Looking out for Castagno di Piteccio's works of art
To wander about Castagno is a continuous surprise each and every time you come here! This little but large place is always a work in progress.
They peep out of windows, they hide in bushes, they linger behind a corner: in the tiny hamlet of Castagno di Piteccio the works of art ‘play’ with their visitors who, alighting from the train or leaving their car behind, plunge into its alleys where they often come across lazy cats just waiting patiently for them.
Founded in and around 1600, this hamlet is surrounded by hills and mountains that are covered in forests: years ago, they were chestnut forests, nowadays they are mostly locust-trees or false acacias. Castagno is like no other village and is not what you would expect from a tiny Tuscan hamlet. Along its pebbled streets, there aren’t any shops, and it seems that all it can offer you is its church, its Pro Loco (a volunteer, grass-routes local association) hall and its small station where the train stops as it climbs along the historical railway line, called the “Porrettana”, that crosses the Tuscan-Emilian Apennines.
But that what looks at first sight like a sleepy village turns out in fact to be an outdoor museum. Thanks to Tommaso Paloscia, an art critic, who loved to spend his holidays here between 1975 and 2004, Castagno has inherited an important artistic heritage, becoming an outdoor museum with 40 works of art scattered all over the village: 12 frescoes and 30 sculptures that ‘furnished’ the town, and which are still an integral part of the environment.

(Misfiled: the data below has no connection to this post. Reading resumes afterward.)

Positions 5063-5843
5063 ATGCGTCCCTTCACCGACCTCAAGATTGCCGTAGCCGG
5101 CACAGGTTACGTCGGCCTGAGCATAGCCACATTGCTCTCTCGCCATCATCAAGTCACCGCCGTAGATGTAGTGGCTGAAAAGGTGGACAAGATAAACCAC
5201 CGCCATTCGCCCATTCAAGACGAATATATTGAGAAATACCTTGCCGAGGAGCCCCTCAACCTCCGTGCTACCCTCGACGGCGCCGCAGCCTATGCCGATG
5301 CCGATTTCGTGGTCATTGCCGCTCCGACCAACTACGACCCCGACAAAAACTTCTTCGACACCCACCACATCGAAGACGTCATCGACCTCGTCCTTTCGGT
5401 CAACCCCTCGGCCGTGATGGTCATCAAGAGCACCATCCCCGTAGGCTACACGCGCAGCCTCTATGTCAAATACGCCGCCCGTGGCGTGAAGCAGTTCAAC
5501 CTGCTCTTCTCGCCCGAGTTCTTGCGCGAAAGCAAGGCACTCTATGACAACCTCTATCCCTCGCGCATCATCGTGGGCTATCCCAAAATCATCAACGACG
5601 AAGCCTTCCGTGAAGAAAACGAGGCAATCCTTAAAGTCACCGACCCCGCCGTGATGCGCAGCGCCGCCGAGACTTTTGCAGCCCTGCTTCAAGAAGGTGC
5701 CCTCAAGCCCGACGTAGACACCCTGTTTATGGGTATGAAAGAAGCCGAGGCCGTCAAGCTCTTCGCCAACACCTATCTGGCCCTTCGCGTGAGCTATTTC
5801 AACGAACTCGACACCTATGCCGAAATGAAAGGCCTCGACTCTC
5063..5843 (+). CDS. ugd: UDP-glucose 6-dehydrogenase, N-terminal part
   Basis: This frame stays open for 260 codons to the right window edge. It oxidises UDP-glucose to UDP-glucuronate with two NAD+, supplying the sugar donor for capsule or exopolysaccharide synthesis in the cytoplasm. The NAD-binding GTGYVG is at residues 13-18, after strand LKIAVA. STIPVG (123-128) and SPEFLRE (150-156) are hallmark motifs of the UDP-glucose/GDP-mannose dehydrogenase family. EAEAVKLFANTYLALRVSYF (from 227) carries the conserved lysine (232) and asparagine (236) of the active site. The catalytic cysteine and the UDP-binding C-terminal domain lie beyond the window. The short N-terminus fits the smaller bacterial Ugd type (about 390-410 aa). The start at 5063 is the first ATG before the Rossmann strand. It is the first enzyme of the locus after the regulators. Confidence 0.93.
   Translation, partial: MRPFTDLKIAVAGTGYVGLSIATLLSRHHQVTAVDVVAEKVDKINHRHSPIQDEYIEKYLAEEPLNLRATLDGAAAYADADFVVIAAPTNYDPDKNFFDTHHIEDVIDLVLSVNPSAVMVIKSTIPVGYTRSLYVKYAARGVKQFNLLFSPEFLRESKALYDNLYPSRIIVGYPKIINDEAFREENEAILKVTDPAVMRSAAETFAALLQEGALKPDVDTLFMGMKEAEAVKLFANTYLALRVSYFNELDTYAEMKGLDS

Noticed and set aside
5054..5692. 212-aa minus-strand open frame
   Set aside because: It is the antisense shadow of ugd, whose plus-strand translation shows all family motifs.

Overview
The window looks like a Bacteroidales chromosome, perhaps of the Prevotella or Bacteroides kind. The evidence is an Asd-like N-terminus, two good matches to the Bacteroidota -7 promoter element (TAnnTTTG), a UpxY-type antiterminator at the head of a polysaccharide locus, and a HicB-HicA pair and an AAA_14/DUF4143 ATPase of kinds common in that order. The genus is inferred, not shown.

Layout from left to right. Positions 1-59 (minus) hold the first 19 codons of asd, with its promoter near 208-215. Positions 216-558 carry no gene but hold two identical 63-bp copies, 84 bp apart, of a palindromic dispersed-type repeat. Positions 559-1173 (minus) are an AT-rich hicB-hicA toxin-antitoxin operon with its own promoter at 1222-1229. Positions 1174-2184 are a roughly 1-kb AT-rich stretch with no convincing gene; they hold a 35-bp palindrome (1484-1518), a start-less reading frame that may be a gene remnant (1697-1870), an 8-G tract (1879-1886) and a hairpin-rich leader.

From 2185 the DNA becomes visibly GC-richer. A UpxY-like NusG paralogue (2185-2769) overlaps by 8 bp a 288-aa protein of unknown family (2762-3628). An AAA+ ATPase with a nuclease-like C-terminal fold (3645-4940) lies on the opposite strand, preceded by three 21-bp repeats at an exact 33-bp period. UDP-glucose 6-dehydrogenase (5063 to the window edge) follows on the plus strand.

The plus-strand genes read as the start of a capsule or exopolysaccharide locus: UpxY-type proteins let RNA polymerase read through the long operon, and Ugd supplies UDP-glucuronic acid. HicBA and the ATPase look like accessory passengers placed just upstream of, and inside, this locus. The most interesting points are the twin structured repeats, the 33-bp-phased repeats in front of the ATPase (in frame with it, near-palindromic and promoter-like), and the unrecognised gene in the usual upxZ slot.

A valuable collection to which new works are often added; even outside its ‘walls’: the start of a project to ‘spread’ the museum out towards its surrounding countryside, thereby creating new and slow routes through art and nature. At present, Castagno holds 60 works of art. But to be able to count them all, you must look very carefully all around you.
To wander around Castagno is a constant surprise, and not only the first time you come here, because this little but large place is a continuous work in progress…
experience the territory